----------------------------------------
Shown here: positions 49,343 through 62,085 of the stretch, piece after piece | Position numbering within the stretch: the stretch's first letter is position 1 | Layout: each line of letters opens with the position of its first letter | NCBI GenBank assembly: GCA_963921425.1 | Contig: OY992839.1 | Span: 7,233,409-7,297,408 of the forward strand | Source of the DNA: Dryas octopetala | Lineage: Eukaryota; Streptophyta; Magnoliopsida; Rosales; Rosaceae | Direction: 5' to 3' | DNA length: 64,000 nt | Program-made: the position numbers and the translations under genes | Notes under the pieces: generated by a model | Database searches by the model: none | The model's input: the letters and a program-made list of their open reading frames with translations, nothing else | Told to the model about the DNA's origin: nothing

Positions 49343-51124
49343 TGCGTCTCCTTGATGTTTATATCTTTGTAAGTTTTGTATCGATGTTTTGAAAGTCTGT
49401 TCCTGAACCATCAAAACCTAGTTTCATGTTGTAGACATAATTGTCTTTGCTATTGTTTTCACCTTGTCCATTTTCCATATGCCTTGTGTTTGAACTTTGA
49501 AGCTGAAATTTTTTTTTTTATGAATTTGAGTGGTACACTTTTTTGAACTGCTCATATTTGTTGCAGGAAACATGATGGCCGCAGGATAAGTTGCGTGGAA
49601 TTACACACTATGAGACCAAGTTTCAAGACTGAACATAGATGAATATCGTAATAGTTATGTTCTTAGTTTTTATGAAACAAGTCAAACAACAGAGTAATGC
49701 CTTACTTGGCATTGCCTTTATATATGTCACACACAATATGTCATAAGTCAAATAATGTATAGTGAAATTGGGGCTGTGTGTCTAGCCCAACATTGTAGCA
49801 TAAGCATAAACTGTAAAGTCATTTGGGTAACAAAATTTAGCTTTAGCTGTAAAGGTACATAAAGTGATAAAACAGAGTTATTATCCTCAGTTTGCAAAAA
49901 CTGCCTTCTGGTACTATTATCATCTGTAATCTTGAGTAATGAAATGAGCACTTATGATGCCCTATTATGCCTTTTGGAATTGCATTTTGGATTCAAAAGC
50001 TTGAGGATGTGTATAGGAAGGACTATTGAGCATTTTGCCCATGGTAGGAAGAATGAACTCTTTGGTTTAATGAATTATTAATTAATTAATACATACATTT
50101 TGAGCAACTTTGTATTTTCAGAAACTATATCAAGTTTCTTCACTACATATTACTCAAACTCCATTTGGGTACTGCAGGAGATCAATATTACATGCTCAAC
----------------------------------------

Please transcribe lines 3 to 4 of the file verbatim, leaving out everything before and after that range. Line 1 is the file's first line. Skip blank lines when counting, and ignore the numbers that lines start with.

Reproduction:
49343 TGCGTCTCCTTGATGTTTATATCTTTGTAAGTTTTGTATCGATGTTTTGAAAGTCTGT
49401 TCCTGAACCATCAAAACCTAGTTTCATGTTGTAGACATAATTGTCTTTGCTATTGTTTTCACCTTGTCCATTTTCCATATGCCTTGTGTTTGAACTTTGA